How to get rid of stale NFS mount points?
The internal famous
df hang on stale NFS mount points is not going away it seems. Sometimes it is very hard to get rid of those NFS mount points. You can do a force umount or a lazy umount, but still it is not going away. Well, here are some tricks that might help:
#-> mount | grep RAB dbciRAB:/export/sapmnt/RAB on /sapmnt/RAB type nfs (rw,hard,bg,intr,addr=10.153.170.31) #-> grep RAB /var/log/messages Jan 30 08:28:19 sap73 kernel: [20425037.280109] nfs: server dbciRAB not responding, still trying Jan 30 08:31:41 sap73 kernel: [20425239.008114] nfs: server dbciRAB not responding, still trying #-> timeout 10 df /sapmnt/RAB ; echo $? 124 #-> timeout 10 fuser /sapmnt/RAB ; echo $? 124 #-> ping 10.153.170.31 PING 10.153.170.31 (10.153.170.31) 56(84) bytes of data. --- 10.153.170.31 ping statistics --- 2 packets transmitted, 0 received, 100% packet loss, time 1001ms
Ok, what have we learned? The NFS server is not responding, so indeed this is a stale NFS issue. You might want to try a last time (forced and lazy umount):
#-> umount -f -l /sapmnt/RAB ^C #-> mount | grep "/sapmnt/RAB" dbciRAB:/export/sapmnt/RAB on /sapmnt/RAB type nfs (rw,hard,bg,intr,addr=10.153.170.31)
However, still no luck. Time for some drastic commands. Be aware the following will
umount all NFS related file systems, so first list them up via a plain
mount | grep -i nfs command. Then, execute the following:
#-> /etc/init.d/nfs restart Shutting down NFS client services:umount.nfs: /sapmnt/RDB: device is busy umount.nfs: /sapmnt/RAB: device is busy umount.nfs: /sapmnt/RSB: device is busy rpc.statd done Starting NFS client services: ^C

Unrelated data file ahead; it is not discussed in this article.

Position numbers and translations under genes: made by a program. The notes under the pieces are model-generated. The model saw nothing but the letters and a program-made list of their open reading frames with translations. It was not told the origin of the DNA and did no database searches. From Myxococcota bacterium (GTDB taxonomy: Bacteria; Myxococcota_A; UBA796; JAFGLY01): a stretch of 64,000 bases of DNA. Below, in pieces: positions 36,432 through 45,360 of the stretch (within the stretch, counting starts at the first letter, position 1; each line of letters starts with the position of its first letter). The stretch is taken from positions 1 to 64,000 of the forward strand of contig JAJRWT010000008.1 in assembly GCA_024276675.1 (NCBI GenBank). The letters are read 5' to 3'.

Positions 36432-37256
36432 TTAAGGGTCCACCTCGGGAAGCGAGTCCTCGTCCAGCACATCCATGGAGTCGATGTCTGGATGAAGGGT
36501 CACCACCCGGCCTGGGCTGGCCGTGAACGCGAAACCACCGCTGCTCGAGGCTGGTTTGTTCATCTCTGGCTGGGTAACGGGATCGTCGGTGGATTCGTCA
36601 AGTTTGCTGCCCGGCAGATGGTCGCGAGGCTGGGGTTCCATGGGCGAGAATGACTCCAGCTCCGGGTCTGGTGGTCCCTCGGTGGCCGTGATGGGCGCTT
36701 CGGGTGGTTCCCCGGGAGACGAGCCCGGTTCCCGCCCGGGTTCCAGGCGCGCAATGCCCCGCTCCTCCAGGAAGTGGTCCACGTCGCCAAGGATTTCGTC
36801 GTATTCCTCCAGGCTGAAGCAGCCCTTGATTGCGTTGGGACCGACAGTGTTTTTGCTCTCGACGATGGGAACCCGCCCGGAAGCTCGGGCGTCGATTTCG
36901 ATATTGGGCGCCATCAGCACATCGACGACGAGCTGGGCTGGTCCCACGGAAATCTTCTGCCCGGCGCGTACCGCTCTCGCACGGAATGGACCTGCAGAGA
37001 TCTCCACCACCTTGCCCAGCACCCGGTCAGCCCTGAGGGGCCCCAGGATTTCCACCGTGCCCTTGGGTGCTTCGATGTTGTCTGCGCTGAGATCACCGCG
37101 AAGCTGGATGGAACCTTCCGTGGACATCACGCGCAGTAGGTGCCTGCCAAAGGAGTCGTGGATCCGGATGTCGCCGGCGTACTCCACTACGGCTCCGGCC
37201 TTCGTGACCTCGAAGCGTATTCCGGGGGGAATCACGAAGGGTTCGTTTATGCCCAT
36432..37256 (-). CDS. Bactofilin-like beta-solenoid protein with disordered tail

Almost a success, but it seems to get stuck on the
checkproc command, but we interrupt it here (as we do not want to wait forever, do we). Check if the stale NFS is gone:
#-> mount | grep "/sapmnt/RAB"
Yes, it is. Let us start the stat daemon manual again with the command:
And, check if all NFS client processes are running with
ps ax | grep rpc (you should see
rpciod in the list). Finally, remount the NFS file systems that disappeared during the restart of the NFS client daemons.
Do the final test with the
df command to be 100% sure that there are no stale NFS links around.
By the way, there is a second trick if the above is not enough and that is making an alias of the IP address of the NFS server that is not responding (in our example this is IP address 10.153.170.31). We make a fake NFS alias with the command:
#-> ip a #-> ifconfig bond0:fakenfs 10.153.170.31 netmask 255.255.255.255 #-> ip a 10: bond0: <BROADCAST,MULTICAST,MASTER,UP,LOWER_UP> mtu 1500 qdisc noqueue state UP link/ether 28:92:4a:31:55:d0 brd ff:ff:ff:ff:ff:ff inet 10.130.208.103/23 brd 10.130.209.255 scope global bond0 inet 10.153.170.31/32 brd 10.255.255.255 scope global bond0:fakenfs #-> ping 10.153.170.31 PING 10.153.170.31 (10.153.170.31) 56(84) bytes of data. 64 bytes from 10.153.170.31: icmp_seq=1 ttl=64 time=0.067 ms
Now you could try the usual
umount -f -l trick and you might be lucky. Of course, once succeeded do not forget to remove the alias again with the following command:
#-> ip addr del 10.153.170.31/32 dev bond0
Hope you may find this article useful.